Doctor Ted Wilson was old, but not nearly as old as Pappy. J.B. wasn’t sure, but guessed he was around 65 or 70. He was your typical country doctor. Ted used to run a clinic on the main highway into town. He was now semi-retired. Folks would call him at his home when he was needed and he would drop everything to meet them at the clinic. If there was an emergency, he never shied away from making a house call. He had short, grey hair, and a big, bushy mustache so thick the only feature one could make out beneath it was all chin and no mouth. He always reminded J.B. of a combed and neat Albert Einstein. He was normally built, usually wearing coveralls but this evening he was sporting his black suit and tie. He had immediately loosened his tie when he returned from the cemetery.
“You all right, son?” he asked with an empathetic tone. He put his arm around the boy’s shoulder and walked him up the four, short steps onto the porch.
“Yeah. I’m just going to really miss him Doc.”
“I am too, son…I am too.”
Pappy and Doc Wilson were best friends. When Elvin “Pappy” Franklin came drifting into town over fifty years ago, people didn’t know what to make of him. Just a sack of clothes and a beat up old guitar was all he carried. No one tried to get to know him very well, and no one ever understood how the old man, seemingly undereducated, accomplished the home schooling and raising of his young grandson.
In the small community of Summer Hills, Virginia, people were more inclined to mind their own affairs, though none were completely immune from the afflictions of rumor and gossip. It was generally not known exactly where, when, or how J.B. entered the picture, which for a while, was a short-lived incubator for the “virus of hearsay”.
Some speculated that he was abandoned at the old man’s doorstep by a long lost, crack addicted daughter. Others said he was found in the woods. Schoolchildren joked that J.B. was farmed out of the ground in Pappy’s garden. No one however curious or inquisitive minded, had enough nerve to check into any legalities of the guardianship of the boy. Everyone held the good Dr. Wilson in such high regard that the respect of his word and seal of approval was sufficient to accept the odd pair as a communal offshoot of their fold. “Live and let live”, as they say. Besides, J.B. appeared to be well fed, smarter than average, well taken care of, and most importantly, happy. Anyone could see and sense that the two had a powerful bond of love for each other. They were family, and they were best of friends, and Ted was an ideal buffer between them and the world at large. He was their perfect advocate and defender of their way of life.
“Doc, whose car is that?” J.B. asked, nodding toward the grey rusted 1980 Mercury.
“You’re about to find that out right now.” explained Ted as he opened the front door and allowed J.B. to enter first. He held his hand out, palm up, in an ushering gesture.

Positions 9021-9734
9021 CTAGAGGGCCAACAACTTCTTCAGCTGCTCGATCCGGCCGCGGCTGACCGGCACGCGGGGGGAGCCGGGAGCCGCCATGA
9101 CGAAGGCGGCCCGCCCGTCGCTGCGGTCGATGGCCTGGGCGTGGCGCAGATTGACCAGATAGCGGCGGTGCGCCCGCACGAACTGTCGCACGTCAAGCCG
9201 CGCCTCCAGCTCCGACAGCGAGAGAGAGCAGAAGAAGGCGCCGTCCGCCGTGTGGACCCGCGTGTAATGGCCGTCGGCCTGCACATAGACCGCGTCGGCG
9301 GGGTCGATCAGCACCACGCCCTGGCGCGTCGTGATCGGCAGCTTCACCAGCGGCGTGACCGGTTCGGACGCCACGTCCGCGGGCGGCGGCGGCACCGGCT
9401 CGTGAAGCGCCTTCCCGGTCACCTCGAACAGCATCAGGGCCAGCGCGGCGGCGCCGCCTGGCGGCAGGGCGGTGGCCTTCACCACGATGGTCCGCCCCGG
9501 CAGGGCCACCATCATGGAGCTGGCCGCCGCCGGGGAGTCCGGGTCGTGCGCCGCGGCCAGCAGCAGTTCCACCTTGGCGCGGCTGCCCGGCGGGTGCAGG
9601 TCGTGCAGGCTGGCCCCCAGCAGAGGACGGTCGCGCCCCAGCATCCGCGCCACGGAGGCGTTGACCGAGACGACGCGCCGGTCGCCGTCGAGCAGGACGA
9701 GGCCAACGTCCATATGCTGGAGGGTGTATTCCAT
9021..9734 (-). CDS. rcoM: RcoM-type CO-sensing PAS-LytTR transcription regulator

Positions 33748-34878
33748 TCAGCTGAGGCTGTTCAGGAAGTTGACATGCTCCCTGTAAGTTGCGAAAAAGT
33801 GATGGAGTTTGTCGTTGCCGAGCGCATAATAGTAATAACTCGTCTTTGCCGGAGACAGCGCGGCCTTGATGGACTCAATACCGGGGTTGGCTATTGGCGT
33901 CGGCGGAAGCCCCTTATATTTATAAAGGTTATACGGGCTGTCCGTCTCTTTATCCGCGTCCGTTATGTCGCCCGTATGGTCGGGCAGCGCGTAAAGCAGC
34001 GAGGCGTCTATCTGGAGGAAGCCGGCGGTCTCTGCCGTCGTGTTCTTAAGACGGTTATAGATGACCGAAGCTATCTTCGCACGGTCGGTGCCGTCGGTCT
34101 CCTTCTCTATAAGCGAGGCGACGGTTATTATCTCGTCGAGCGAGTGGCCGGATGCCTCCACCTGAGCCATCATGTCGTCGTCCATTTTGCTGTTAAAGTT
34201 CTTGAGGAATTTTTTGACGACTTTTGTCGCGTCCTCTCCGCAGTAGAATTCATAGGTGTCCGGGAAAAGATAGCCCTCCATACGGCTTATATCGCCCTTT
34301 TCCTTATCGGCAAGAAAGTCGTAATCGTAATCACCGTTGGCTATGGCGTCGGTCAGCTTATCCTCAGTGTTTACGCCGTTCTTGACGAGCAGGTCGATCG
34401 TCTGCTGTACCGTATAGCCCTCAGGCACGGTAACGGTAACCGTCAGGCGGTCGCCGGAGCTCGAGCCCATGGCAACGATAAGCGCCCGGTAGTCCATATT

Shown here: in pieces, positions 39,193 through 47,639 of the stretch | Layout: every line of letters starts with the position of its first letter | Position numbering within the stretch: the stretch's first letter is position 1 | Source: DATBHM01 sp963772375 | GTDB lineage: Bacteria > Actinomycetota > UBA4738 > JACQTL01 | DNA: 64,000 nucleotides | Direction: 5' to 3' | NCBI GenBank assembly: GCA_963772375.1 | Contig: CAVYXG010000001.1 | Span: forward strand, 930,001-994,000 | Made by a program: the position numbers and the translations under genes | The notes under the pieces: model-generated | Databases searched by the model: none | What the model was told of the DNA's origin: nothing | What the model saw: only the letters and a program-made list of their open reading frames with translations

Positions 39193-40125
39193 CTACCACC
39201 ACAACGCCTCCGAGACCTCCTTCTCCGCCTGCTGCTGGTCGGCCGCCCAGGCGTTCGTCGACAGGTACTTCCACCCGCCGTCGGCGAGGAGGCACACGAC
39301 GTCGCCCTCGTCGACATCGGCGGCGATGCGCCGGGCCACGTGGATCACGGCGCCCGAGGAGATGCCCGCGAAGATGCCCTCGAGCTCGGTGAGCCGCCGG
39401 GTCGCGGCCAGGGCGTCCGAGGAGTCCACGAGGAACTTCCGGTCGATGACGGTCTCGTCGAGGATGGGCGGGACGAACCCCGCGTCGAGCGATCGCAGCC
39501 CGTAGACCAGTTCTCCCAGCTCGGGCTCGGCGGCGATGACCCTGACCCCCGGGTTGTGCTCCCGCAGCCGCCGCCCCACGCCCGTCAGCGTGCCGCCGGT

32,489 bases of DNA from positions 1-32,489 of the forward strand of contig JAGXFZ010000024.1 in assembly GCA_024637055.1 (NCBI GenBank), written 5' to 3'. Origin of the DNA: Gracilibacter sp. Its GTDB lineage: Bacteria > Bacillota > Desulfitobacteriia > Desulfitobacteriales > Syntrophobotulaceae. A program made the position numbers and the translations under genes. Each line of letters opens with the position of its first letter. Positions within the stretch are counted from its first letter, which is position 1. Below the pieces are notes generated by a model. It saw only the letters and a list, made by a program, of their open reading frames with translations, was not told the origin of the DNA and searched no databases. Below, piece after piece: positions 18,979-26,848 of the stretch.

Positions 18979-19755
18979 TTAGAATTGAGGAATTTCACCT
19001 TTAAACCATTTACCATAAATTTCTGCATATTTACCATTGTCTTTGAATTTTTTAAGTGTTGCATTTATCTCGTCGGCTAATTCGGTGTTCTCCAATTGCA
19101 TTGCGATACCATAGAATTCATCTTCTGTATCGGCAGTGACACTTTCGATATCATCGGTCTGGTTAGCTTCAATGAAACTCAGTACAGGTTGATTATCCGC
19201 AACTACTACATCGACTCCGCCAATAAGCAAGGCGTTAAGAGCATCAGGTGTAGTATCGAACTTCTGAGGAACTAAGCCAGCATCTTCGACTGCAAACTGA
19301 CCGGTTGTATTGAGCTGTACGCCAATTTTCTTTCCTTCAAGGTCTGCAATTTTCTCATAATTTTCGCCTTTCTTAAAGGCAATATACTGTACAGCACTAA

J.B. entered the cabin and spotted a woman sitting on the couch with a book in her lap that was opened upside down, taking a break from reading. She was in her late fifties; thin, with black, grey streaked hair.
“J., Meet your Aunt Lisa. She’s your Pappy’s oldest daughter,” Said Ted. “Your mother’s sister.”
“Who . . . ? Pappy had another . . . ? Why didn’t he . . . ?”
“It’s alright baby.” Her voice was soft and angelic. “I know you have a lot on you right now.” She said. She laid a bookmark in her book and set it on the coffee table. The pitch of her voice was consoling and tuneful in his ears. She had beautiful brown eyes, and in her younger days must’ve been very pretty. Even now, at her age she appeared to be younger, say, in her early forties.
“Your ‘Pappy’ knew me as a young child, but I was taken from him. He just recently found me, or should I say, I found him.”
J.B.’s head was swirling with a range of emotions. He was naturally distrustful of strangers as it was, and this woman was no one he had ever met before. She was sitting here, claiming to be his aunt, yet he never even knew his own mother. Surely Pappy would’ve said something.
She motioned to the love seat that sat at a right angle to the couch, “Please, if you’re not busy at the moment, have a seat and I’ll try to explain some of what you care to know…as well as I can, mind you.”
J.B. sat on the love seat, and while not breaking eye contact, nearly missed the cushion farthest from her.
“I would feel at ease in my heart if you would accept my condolences of the loss of your grandfather.” She began. “I am told you and he were very close.”
Immediately, J.B. could tell this woman was educated, articulate, and by the sound of her accent, from the north.
She continued, “I regret my arriving too late for the funeral. Though I talked with him on the telephone a couple of times, I wish I could have seen him at least once before he passed on. I was delayed, unfortunately.”
“You never met Pappy?”
“He raised me until I was six.”
“Then, I was taken from him.”
“Why? Were you kidnapped?”